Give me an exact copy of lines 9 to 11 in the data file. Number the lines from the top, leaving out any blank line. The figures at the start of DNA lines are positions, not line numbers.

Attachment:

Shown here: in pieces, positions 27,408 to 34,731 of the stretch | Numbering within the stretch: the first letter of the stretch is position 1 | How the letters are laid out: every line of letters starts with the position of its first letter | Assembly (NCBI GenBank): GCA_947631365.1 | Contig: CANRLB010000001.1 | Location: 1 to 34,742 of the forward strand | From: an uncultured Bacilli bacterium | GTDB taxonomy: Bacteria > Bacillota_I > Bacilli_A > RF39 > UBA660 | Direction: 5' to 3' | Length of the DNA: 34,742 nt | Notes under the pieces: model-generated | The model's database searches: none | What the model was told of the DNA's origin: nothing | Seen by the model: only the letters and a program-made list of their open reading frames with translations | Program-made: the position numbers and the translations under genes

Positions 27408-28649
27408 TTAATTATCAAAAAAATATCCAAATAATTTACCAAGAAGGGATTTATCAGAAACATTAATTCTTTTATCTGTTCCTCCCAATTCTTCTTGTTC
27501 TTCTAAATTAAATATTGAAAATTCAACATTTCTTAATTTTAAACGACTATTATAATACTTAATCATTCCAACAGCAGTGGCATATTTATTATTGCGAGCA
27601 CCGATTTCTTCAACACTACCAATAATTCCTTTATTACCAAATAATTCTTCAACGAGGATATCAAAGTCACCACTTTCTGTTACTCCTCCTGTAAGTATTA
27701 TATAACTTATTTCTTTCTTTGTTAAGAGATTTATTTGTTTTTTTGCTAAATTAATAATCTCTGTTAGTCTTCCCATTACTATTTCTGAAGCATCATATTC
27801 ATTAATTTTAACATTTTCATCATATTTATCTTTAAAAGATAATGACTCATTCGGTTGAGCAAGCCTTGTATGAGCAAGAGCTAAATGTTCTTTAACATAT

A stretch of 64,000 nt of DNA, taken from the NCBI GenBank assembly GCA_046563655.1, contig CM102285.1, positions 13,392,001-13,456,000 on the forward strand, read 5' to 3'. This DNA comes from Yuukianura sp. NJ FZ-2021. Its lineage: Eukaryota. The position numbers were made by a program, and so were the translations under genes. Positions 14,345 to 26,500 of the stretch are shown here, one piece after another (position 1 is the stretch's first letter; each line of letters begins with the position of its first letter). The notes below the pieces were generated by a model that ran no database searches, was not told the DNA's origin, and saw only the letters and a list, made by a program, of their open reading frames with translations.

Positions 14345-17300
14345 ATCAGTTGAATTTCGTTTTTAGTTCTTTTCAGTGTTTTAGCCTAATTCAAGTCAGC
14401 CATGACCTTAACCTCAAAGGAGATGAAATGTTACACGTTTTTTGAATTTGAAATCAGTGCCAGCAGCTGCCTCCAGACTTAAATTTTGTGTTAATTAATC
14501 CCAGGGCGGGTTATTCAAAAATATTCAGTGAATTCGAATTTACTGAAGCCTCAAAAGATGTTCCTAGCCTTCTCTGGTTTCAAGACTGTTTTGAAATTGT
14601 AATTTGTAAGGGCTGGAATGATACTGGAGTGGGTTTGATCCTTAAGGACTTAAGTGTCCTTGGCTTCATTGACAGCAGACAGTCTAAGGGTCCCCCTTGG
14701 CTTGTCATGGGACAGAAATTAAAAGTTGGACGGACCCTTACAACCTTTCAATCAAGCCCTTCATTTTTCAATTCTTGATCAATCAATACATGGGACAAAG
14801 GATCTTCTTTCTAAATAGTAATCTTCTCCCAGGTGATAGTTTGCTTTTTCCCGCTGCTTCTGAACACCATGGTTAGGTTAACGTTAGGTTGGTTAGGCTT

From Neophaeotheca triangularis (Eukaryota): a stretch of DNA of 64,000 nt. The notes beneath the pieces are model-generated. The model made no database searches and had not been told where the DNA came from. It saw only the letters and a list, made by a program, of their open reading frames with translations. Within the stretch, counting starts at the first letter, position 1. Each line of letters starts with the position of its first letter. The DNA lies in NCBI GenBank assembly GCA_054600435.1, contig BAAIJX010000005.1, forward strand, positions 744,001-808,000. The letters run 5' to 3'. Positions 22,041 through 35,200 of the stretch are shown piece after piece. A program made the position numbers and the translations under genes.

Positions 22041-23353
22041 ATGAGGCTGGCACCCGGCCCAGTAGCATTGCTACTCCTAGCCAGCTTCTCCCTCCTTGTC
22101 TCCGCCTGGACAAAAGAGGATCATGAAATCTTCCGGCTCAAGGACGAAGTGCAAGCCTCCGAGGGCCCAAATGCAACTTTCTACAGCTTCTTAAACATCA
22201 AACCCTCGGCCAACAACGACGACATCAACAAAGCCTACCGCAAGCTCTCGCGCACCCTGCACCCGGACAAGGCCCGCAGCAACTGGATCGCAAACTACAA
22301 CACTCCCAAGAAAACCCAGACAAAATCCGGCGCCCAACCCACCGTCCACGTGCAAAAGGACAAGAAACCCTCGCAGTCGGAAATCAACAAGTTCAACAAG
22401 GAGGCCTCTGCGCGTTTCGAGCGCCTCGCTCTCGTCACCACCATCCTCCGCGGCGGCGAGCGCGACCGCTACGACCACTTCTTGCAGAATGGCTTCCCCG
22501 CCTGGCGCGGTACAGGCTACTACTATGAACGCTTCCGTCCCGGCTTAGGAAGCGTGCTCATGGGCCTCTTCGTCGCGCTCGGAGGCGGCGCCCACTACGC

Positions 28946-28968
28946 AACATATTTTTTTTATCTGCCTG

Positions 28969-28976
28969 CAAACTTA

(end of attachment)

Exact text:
Positions 14345-17300
14345 ATCAGTTGAATTTCGTTTTTAGTTCTTTTCAGTGTTTTAGCCTAATTCAAGTCAGC
14401 CATGACCTTAACCTCAAAGGAGATGAAATGTTACACGTTTTTTGAATTTGAAATCAGTGCCAGCAGCTGCCTCCAGACTTAAATTTTGTGTTAATTAATC